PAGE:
Environmental requirements trump genetic factors in explaining narrow endemism in two imperiled Florida sunflowers


The mechanisms generating narrow endemism have long been of interest to biologists, with a variety of underlying causes proposed. This study investigates the origins of narrow endemism of two imperiled Florida endemics, Helianthus carnosus and Phoebanthus tenuifolius, in relation to a widespread sympatric close relative, Helianthus radula, as well as other members of the genus Helianthus. Using a combination of population genetics and environmental niche modeling, this study compares evidence in support of potential mechanisms underlying the origin of narrow endemism, including environmental specialization versus inbreeding, loss of diversity, or other predominantly genetic factors. The two narrow endemics were found to be comparable in genetic diversity to H. radula as well as other widespread Helianthus species, with little to no evidence of inbreeding. Environmental niche modeling indicates that distributions of both narrow endemics are strongly related to temperature and precipitation patterns, and that both endemics are threatened with severe reductions in habitat suitability under projected climate change. Evidence indicates that genetic factors likely are not the cause of narrow endemism in these species, suggesting that these species are likely ecological specialists and thus historical narrow endemics. This makes both species vulnerable to climate change, and of immediate conservation concern.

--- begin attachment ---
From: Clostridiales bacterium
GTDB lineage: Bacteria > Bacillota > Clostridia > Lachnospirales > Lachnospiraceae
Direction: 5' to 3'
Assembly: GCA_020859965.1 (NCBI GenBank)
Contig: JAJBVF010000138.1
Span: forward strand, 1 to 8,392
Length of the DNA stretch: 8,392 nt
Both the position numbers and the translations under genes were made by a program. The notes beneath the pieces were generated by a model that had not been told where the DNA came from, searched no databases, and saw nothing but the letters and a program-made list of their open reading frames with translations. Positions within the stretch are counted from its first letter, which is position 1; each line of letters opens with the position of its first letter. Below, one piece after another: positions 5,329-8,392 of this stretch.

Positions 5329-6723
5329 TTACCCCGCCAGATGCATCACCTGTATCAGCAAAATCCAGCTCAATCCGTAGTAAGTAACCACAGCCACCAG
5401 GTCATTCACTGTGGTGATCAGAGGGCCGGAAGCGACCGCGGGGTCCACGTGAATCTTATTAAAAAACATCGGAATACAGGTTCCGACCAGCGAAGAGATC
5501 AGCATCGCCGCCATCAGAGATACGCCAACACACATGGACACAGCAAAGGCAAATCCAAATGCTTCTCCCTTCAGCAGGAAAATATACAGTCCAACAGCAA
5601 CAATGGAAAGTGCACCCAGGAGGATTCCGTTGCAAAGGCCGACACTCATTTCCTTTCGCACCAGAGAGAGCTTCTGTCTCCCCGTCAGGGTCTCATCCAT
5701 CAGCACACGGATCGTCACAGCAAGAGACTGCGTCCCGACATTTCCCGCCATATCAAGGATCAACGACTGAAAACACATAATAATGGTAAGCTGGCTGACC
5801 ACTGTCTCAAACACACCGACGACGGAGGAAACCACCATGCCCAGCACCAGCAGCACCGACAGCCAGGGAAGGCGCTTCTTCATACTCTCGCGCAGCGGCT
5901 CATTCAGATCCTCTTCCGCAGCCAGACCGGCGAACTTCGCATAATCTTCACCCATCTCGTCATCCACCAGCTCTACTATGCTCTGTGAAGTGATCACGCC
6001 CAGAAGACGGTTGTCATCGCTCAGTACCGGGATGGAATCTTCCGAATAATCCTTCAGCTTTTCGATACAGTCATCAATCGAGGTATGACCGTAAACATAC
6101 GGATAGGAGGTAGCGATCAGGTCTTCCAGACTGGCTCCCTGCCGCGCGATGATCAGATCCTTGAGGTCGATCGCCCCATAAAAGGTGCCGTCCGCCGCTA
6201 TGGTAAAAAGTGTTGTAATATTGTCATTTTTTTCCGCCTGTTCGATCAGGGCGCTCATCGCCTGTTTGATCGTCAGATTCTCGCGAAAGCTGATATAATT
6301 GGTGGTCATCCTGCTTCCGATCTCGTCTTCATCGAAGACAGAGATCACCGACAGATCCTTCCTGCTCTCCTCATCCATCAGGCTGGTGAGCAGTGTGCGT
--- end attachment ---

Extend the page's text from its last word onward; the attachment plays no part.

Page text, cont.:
Publication Title

Conservation Genetics